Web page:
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The issue isn't so much one of motivation or "nothing in the frame should be distracting", it's more of an issue of cinematic design, whether certain stylistic flourishes are appropriate or inappropriate dramatically, I don't think one can make a blanket rule that any unnatural photographic effect is forbidden in cinema, whether it is blurred-focus, tilt-focus, lens flares, fogging, extreme focal lengths, whatever. Some movies allow more stylization than others -- saying that a lens flare always takes you out of the movie is like saying that seeing a brushstroke in a painting is always an unnecessary distraction because it calls attention to the actual act of painting rather than focus on the subject. Same goes for grain -- should all movies be grainless since grain is an artifact of the photographic process and therefore should be invisible lest it distract from the subject? Doesn't it depend on the movie?

As for the use of harder light, I noticed that too -- I couldn't decide if it was a homage to Vilmos Zsigmund's work in "Close Encounters", which has a lot of hard lighting at times (in fact, Julia Phillips complained about it in her book, not understanding Zsigmund's preference for what he called classic sculptural "black & white" lighting techniques... when he had to light the interrogation room with a single soft overhead light, he said something to Philips about "here's that Gordon Willis lighting you like so much" or something to that effect, at least according to her) or whether it was just the practical outcome of dealing with swooping Technocrane moves combined with B & C-cameras running at the same time, thus not allowing Fong to get closer to the actors with soft sources, plus needing enough stop for the telephoto zoom on C-camera.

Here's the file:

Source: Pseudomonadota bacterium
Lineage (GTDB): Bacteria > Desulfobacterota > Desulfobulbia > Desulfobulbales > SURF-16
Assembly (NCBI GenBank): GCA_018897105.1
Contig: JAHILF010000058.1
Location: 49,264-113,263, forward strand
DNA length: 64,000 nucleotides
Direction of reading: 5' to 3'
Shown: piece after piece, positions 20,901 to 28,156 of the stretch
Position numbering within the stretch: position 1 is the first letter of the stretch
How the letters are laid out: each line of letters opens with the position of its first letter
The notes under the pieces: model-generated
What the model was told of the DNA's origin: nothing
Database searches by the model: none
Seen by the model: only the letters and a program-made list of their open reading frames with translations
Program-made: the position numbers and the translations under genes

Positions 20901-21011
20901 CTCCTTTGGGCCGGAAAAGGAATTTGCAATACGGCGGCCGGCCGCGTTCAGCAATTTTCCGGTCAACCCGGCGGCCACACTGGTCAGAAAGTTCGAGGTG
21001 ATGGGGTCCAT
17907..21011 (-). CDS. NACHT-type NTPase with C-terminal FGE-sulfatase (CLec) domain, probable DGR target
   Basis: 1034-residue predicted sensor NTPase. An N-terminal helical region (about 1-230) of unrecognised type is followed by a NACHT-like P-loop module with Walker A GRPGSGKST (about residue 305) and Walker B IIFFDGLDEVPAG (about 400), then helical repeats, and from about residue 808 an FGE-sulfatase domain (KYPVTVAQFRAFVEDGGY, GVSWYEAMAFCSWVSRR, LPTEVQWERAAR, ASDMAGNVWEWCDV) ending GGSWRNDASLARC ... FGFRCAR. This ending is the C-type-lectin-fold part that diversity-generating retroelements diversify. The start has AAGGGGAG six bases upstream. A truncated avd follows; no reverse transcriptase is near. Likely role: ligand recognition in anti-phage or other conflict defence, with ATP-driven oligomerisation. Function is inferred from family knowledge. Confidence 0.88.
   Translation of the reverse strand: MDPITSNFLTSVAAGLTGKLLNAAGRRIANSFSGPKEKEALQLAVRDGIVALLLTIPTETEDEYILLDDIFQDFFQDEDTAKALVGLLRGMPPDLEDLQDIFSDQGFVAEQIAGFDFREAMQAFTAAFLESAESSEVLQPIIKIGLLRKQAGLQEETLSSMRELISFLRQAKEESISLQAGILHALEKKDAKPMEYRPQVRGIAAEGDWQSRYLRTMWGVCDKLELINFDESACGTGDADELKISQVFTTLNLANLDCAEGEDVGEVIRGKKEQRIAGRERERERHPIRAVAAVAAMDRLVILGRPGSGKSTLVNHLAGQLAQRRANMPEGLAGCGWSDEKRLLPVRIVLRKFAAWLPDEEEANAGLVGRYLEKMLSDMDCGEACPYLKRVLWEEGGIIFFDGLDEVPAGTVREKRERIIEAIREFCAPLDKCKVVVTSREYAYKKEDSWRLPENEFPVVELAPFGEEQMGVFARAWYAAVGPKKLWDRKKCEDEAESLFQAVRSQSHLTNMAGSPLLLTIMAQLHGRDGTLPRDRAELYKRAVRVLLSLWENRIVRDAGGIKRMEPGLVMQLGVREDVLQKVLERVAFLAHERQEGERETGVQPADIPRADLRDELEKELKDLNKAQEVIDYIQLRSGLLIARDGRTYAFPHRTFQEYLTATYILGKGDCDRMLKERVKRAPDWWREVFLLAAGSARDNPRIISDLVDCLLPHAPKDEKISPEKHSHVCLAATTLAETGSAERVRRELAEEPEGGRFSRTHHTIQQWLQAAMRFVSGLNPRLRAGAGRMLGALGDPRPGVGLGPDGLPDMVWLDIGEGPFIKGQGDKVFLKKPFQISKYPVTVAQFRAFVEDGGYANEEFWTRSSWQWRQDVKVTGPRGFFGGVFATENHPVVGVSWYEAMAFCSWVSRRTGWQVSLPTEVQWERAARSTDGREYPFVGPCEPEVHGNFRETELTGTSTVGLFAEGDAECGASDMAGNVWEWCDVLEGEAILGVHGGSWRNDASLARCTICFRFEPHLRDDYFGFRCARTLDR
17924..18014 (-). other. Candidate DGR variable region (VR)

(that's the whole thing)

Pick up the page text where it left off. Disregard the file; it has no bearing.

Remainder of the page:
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#10 Adam Frisch FSF

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Posted 13 June 2011 - 03:04 AM

No rule was invoked - I just meant that my personal taste isn't quite there anymore. My basic rule is this with gimmicks: If you've seen it a lot recently, don't do it. Flares can be great and I just did a big commercial with uncoated lenses just to get all that stuff, so it's not like I live like I preach. But I see it in every movie and every thing today and it's becoming a bit tedious. Today one can almost rebel by just doing none of that. Gimmicks are fun, but not all the time and most importantly, not when everyone else is doing the same gimmick. When the rebelliousness becomes the norm, then some of the fun goes out of it.

As for the grain, it didn't feel to me like it was for any artistic reasons, just that it was underexposed. I could obviously be wrong. But like you say, David, it could be the case it he had to light for multiple cameras on cranes, zooms etc. This is frequently the case on many films and it certainly makes our job much harder these days.

Does anybody know what filmstock it was shot on?
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#11 John Holland

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Posted 13 June 2011 - 03:42 AM

In a Kodak interview Larry Fong says the night scenes were shot on 5219 and pushed a stop .
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#12 Richard Boddington

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Posted 13 June 2011 - 11:09 AM

Question for, Evan Stulberger, how in the heck did you get an actual frame grab from Super 8 exactly where you wanted it?

Also, I assume others noticed the use of the intentional line crossings to make the actor briefly appear on the opposite side of the screen? They used it on the shot of the boy in the restaurant, for example. It was quite jarring, which I assume was the intent?

I wonder how many non-film people where jarred by it, or was it just me because I have edited a lot of stuff?